A great friend of mine posted a very interesting blog post to her Facebook page. Take a look, if you’d like. It’s called “Don’t Judge Me Because I’m Not Close With My Family.
The author kind of alludes to the popularity of people saying things like, “watch how he treats his momma” or “she’s got daddy issues” and how people tend to judge other folks who may not come from a close-knit family.
In the author’s case, he was turned off by the strict religious beliefs of his family, and growing up in a religious household and seeing how other families in my church administered what they thought was “tough love” or “good, Christian values,” drove their kids away immediately upon adulthood. In those situations, it often leaves me bewildered as to how people can extend so-called love in a pew to complete strangers or fellow parishioners, but have the most difficult time understanding the difference between spreading God’s love at home with a message of free will with a do-as-I-say, live-as-I-live mentality.
Anyway, the post and the subsequent responses of friends of my friend had me thinking about how tumultuous or not my relationships may have been based on the upbringing of my partners.
The men I’ve seemed to have the most harmonious relationships with were the ones who had strong familial foundations. That didn’t always mean there were two parents in the home. Sometimes if these men were reared by single moms, they had uncles or grandfathers or stepdads who were prominent male figures in their lives who gave emotional and sometimes financial support to their family unit.
As a person who grew up in a very supportive, two-parent, middle class home, I have dated men who made me feel a sense of guilt for having such a great childhood, while they may have gone through some pretty traumatic things that children should never endure.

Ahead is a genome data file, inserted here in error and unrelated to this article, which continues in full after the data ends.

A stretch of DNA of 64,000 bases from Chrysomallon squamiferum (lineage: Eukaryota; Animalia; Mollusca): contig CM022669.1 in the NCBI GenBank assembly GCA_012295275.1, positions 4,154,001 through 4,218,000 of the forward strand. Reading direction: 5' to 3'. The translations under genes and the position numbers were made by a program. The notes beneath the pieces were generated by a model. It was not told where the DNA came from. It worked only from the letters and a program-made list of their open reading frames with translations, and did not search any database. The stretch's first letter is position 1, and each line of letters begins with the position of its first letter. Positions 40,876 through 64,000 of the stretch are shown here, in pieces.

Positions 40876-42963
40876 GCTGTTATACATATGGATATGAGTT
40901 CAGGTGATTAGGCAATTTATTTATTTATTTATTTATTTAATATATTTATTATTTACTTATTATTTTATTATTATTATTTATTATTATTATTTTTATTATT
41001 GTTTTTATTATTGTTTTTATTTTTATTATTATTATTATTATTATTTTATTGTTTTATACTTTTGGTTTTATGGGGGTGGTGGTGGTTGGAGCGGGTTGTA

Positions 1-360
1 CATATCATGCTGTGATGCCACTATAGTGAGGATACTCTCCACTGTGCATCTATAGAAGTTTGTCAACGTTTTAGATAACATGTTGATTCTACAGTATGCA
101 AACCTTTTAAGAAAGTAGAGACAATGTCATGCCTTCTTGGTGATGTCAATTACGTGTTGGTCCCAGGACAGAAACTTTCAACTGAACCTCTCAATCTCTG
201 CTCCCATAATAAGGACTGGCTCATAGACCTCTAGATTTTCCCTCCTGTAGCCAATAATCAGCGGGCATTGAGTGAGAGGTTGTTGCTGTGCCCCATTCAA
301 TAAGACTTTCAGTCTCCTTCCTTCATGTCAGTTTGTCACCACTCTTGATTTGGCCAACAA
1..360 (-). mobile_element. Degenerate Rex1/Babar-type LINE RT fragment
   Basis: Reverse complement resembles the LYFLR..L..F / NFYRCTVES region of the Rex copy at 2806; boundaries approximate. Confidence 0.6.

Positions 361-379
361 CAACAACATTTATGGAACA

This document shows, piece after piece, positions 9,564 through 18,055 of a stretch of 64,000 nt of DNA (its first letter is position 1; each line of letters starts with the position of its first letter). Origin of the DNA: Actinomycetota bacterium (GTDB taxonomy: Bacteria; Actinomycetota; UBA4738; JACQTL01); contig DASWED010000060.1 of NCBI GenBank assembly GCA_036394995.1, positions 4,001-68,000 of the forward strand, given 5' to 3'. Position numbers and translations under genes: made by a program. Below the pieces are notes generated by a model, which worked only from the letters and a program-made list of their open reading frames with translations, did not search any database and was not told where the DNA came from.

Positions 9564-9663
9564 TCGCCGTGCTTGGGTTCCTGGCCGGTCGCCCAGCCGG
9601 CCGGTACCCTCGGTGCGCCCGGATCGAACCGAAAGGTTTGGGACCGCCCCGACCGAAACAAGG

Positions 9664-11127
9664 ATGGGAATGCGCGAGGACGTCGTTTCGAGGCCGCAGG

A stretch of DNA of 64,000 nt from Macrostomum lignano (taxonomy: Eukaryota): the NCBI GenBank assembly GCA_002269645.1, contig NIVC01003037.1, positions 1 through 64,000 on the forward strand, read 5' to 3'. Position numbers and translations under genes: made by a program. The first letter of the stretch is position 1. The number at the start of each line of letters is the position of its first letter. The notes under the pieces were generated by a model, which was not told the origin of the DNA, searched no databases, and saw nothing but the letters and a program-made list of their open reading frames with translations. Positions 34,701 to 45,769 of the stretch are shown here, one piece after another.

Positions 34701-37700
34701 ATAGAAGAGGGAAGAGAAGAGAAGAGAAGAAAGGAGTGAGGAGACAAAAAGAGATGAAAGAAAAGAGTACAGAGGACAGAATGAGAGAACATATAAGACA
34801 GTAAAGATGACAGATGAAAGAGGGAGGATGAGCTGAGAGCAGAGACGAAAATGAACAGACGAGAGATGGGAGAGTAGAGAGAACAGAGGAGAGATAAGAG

I’ve tended to be drawn to these men, because of their ability to rise up from their circumstances and defeat the odds or the stereotypes. Struggle makes people stronger, and I’m always respectful of people’s personal stories and triumphs.
However, these men have had significant scars. And because I tend to date black men, due to the stigma of getting mental health assistance, and them having to put on a brave face, or man up or just ignore their problems, when you do break through the wall as a lover, girlfriend or wife, you WILL inherit their unclaimed baggage.
I naturally want to help people. I’ve seen the potential in my exes and I’ve also seen their hurt. I’ve felt it and I understood and rationalized some of their actions (including inability to face their past) because of the hurt they’ve endured. And then the happy childhood, two-parent, economically stable guilt kicks in.
I don’t believe in judging people for their family backgrounds. I do think you should consider their backgrounds and how that plays into who they are, how they love and how they love you.
I’ve seen people who have been in loving, supportive, two-parent homes be selfish, self-centered and inconsiderate. Meanwhile, I’ve also met people who have been abused and abandoned who are selfless, giving and kind.